After I sang through my song, they asked me to sit, and then David Green sat directly across from me. He asked me to speak the words directly to him quietly, as if no one else were there. Then, they suggested that I start much smaller and more internally, saying of my more operatic sound: “You have a cannon, but you don’t have to use it. The less you use it, the more it sucks us in.”
It was a very vulnerable feeling to start so quietly and to stay so connected with my own internal self. At first, I felt almost indulgent in focusing on my own thoughts and feelings to that extent. But as I continued, I palpably felt a much stronger connection with the people in the room. I realized that it was the connection with myself, which came about by stripping away the “acting” and performing for others, that opened the door to a greater feeling of connection with the audience.
Green and Kaye had made the point often during the class. “That’s what I’ve been talking about all day,” Green said to me. “The connection draws us in, and we want to be a part of it. You, as a performer, can feel that. We always know if the audience is with us or not, if we have any sensitivity at all.”
Another main theme of the day seemed to be that “less is more.” Kaye said that as she gets older, she realizes more and more how little she needs to “do” onstage. She gave examples of great singers like Dorothy Collins and Barbara Cook doing great versions of songs without moving a muscle. This is not to be confused with old-school opera stiffness (a.k.a. “park and bark”), but is a true stillness that can be used to find your way into the song. It is a sentiment that great actors seem to embody and learn over time. Normally, actors tend to err on the side of overacting—as singers, we tend to err on the side of oversinging. Again and again, Kaye and Green encouraged people to not move or gesture just for its own sake. When one singer, feeling fidgety, put her hands on her hips, Kaye admonished, “We have a rule in our house about hands on the hips.” The less people did, the more convincing they became. Again, go figure.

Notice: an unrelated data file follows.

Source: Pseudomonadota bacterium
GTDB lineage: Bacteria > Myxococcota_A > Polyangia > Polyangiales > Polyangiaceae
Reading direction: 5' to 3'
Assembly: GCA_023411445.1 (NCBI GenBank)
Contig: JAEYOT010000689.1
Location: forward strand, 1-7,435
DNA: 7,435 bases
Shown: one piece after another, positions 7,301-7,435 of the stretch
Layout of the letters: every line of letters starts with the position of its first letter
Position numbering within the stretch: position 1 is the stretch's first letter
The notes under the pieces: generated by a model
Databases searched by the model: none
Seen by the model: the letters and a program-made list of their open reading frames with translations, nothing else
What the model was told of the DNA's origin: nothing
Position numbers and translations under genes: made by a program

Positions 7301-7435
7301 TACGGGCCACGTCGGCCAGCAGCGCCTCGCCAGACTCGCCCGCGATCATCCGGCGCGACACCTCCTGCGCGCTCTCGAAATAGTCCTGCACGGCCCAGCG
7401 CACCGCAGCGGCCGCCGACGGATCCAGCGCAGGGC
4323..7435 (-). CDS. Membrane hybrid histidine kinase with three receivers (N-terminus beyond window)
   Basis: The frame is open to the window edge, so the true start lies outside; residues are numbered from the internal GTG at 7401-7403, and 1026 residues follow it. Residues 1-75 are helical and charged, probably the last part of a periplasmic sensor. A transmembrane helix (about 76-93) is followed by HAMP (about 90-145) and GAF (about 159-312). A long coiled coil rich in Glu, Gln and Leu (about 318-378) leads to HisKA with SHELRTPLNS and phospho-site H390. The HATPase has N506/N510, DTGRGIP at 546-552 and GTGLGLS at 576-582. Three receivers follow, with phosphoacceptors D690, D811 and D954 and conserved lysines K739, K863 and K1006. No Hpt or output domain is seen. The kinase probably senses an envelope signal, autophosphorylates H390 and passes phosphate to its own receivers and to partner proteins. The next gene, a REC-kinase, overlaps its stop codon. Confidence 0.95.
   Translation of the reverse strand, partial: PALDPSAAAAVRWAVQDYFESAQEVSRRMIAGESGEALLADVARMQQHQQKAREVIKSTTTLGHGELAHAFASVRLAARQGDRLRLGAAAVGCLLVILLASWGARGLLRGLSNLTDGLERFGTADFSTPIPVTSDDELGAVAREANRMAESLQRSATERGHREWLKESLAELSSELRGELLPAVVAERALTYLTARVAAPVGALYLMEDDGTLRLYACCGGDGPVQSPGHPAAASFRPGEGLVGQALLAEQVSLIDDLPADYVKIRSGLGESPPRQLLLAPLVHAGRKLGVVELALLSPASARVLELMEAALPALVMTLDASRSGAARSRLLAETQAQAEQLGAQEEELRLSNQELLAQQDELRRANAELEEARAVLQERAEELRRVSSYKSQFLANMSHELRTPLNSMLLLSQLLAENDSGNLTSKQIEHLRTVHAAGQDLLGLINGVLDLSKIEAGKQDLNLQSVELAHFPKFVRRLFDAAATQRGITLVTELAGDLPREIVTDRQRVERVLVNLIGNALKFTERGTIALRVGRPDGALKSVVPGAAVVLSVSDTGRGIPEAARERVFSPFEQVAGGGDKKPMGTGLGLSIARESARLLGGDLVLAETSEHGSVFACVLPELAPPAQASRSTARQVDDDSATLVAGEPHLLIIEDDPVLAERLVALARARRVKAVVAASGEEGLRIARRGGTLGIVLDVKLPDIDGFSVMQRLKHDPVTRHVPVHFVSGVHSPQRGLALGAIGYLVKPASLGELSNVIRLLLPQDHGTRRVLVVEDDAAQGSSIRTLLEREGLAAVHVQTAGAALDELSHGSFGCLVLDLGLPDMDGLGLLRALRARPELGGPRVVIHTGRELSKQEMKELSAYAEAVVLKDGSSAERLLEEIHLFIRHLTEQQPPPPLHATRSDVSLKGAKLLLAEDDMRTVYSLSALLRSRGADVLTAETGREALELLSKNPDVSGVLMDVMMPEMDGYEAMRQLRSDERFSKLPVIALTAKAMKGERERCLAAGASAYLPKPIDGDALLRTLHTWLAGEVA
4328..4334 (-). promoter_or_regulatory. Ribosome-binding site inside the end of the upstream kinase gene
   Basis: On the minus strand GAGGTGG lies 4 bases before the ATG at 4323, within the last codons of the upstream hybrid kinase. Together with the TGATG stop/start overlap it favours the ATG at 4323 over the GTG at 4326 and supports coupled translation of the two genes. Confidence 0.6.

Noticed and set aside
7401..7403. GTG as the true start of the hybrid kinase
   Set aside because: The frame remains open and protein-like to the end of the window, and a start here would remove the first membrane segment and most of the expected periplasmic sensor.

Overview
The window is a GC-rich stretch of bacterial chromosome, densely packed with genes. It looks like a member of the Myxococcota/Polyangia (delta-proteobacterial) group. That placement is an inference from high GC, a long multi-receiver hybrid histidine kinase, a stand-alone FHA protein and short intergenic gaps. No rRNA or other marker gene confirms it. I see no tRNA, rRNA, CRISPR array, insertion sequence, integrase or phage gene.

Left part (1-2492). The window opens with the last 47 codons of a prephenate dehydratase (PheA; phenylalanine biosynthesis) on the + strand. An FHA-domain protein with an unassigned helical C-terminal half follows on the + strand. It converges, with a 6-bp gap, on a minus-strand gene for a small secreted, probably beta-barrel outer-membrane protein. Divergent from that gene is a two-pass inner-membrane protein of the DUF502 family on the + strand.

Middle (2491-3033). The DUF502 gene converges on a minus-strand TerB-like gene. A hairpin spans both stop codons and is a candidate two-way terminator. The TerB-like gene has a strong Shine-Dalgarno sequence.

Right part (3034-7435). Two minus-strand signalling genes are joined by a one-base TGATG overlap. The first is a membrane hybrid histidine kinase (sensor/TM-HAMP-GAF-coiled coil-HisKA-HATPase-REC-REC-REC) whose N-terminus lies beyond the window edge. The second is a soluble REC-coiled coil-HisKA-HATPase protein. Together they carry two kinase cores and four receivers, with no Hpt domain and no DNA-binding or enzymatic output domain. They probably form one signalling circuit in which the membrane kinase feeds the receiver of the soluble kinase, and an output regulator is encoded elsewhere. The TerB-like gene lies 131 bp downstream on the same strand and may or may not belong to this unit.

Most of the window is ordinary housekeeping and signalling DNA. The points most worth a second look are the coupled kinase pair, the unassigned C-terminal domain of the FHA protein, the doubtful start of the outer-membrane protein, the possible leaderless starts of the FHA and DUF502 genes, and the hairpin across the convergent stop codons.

During the class, I thought that perhaps the first time through my song was vocally better, but I was so happy emotionally with the second version that I didn’t mind about what I thought were its lesser vocals. When I listened back to it later, however, the second time through was more on pitch, more expressive, and vocally just plain better. Other people in the class also achieved things vocally that I wouldn’t have thought them capable of at first—and without a single mention of the soft palate.